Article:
Tour of Utah: Polemics over motorpacing spill over from California with Piccoli's penalty

The UCI commissaires at the Tour of Utah denied the protest Elevate-KHS filed over the 20-second time penalty given to James Piccoli for motorpacing behind his team car to regain the race caravan after suffering a puncture inside 10km to go.

Piccoli, who was in yellow at the time, lost the jersey to Lawson Craddock (EF Education First) by six seconds on the stage and sat second overall until the commissaires added a 20-second penalty, knocking him to 13th at 26 seconds back.

After puncturing, Piccoli motorpaced behind the Elevate-KHS vehicle to the back of the caravan, where team manager Paul Abram dropped him off to work his way back to the field. Piccoli regained the field before the finish, but he was unable to cover a late attack from Craddock.

Elevate-KHS protested the penalty, saying their actions to get Piccoli back to the caravan were not out of the ordinary or extreme and not deserving of a penalty.

Kurt Sauer, president of the Commissaire Panel, told Abrams the panel denied the protest because Piccoli clearly violated the rules.

"The rule is pretty clear about pacing, and the video you sent me actually reinforced even stronger with the panel that the riders were in fact pacing very closely," Sauer told Abrams during a meeting in the team parking lot before the start of stage 2 in Brigham City.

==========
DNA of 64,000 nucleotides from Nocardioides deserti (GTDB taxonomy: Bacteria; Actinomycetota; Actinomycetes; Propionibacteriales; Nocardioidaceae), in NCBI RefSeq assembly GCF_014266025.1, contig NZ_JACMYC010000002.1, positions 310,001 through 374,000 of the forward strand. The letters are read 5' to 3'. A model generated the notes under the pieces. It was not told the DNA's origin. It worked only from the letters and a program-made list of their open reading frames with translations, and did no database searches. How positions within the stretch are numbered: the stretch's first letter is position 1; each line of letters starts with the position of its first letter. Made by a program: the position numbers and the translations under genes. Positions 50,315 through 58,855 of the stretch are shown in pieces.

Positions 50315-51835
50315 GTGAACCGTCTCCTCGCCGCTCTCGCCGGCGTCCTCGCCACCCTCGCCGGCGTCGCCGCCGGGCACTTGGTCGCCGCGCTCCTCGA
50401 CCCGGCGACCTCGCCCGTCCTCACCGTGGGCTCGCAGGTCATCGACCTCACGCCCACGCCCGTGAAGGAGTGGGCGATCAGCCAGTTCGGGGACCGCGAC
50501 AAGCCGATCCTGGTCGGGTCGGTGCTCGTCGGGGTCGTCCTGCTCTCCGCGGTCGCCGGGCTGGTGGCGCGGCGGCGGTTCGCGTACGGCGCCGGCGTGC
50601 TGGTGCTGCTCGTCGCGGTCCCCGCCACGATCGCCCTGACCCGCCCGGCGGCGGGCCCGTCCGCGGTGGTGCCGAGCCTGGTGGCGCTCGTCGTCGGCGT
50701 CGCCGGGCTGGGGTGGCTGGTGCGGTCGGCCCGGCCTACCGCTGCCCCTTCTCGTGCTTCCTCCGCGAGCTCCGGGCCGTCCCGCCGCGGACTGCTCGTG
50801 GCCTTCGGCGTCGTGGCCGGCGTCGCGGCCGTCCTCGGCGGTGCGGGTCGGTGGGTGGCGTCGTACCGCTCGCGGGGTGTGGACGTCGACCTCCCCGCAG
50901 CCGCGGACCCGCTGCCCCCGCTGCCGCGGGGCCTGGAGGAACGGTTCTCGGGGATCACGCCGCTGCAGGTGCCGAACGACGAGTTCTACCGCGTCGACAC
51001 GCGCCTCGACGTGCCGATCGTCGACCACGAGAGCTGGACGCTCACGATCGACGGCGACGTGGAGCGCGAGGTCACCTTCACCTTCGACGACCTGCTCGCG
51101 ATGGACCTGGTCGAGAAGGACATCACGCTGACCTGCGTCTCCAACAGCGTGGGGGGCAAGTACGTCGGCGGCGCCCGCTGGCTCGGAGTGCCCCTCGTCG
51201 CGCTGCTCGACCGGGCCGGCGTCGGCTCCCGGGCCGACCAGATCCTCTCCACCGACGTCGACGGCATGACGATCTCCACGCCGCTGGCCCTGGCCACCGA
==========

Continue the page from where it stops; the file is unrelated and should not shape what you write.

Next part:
"Think about it, Sauer said. "The yellow jersey went through the finish line about a centimeter off the bumper of a team car. Think of the optics of that."

Abrams responded that he did not care about the "optics' involved, rather he was concerned about the consistency of the UCi judge's rulings.

"I got about 10 responses from [other team] directors last night, and they all said, 'We would have done exactly the same thing," Abrams told Sauer.

"I never overtook another car. I understand your concern with optics. My concern is with clarity of the rules. If you look at California this year, a very similar thing happened, and a very different ruling was made," Abrams said. "I would just like there to be a very clear understanding if one race is one set of officials, and then we come to a different race and there's a different group of officials and a different set of rules. So I would just like some parity and not have it feel like it's dependent on optics."